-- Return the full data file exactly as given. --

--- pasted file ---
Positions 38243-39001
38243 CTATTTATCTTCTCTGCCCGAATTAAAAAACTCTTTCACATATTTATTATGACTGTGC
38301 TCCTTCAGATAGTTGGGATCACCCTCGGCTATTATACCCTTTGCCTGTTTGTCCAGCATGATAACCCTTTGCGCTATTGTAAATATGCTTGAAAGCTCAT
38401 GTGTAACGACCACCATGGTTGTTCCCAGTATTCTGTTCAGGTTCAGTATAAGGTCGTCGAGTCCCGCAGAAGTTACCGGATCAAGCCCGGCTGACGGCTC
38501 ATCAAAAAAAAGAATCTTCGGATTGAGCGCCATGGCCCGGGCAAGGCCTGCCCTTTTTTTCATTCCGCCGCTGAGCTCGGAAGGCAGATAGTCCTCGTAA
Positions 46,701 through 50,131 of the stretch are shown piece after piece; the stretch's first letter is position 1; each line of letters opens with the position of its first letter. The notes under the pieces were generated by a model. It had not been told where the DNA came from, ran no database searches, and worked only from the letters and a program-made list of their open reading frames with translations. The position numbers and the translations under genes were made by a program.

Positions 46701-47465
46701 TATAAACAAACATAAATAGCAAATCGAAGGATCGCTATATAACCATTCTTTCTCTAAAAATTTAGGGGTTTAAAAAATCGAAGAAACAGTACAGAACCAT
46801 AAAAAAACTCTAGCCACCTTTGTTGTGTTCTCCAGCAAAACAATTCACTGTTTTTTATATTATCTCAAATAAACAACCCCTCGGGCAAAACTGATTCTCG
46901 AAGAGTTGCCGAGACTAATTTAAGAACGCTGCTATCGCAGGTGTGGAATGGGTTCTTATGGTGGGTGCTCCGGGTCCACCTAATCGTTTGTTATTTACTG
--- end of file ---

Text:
Positions 38243-39001
38243 CTATTTATCTTCTCTGCCCGAATTAAAAAACTCTTTCACATATTTATTATGACTGTGC
38301 TCCTTCAGATAGTTGGGATCACCCTCGGCTATTATACCCTTTGCCTGTTTGTCCAGCATGATAACCCTTTGCGCTATTGTAAATATGCTTGAAAGCTCAT
38401 GTGTAACGACCACCATGGTTGTTCCCAGTATTCTGTTCAGGTTCAGTATAAGGTCGTCGAGTCCCGCAGAAGTTACCGGATCAAGCCCGGCTGACGGCTC
38501 ATCAAAAAAAAGAATCTTCGGATTGAGCGCCATGGCCCGGGCAAGGCCTGCCCTTTTTTTCATTCCGCCGCTGAGCTCGGAAGGCAGATAGTCCTCGTAA
Positions 46,701 through 50,131 of the stretch are shown piece after piece; the stretch's first letter is position 1; each line of letters opens with the position of its first letter. The notes under the pieces were generated by a model. It had not been told where the DNA came from, ran no database searches, and worked only from the letters and a program-made list of their open reading frames with translations. The position numbers and the translations under genes were made by a program.

Positions 46701-47465
46701 TATAAACAAACATAAATAGCAAATCGAAGGATCGCTATATAACCATTCTTTCTCTAAAAATTTAGGGGTTTAAAAAATCGAAGAAACAGTACAGAACCAT
46801 AAAAAAACTCTAGCCACCTTTGTTGTGTTCTCCAGCAAAACAATTCACTGTTTTTTATATTATCTCAAATAAACAACCCCTCGGGCAAAACTGATTCTCG
46901 AAGAGTTGCCGAGACTAATTTAAGAACGCTGCTATCGCAGGTGTGGAATGGGTTCTTATGGTGGGTGCTCCGGGTCCACCTAATCGTTTGTTATTTACTG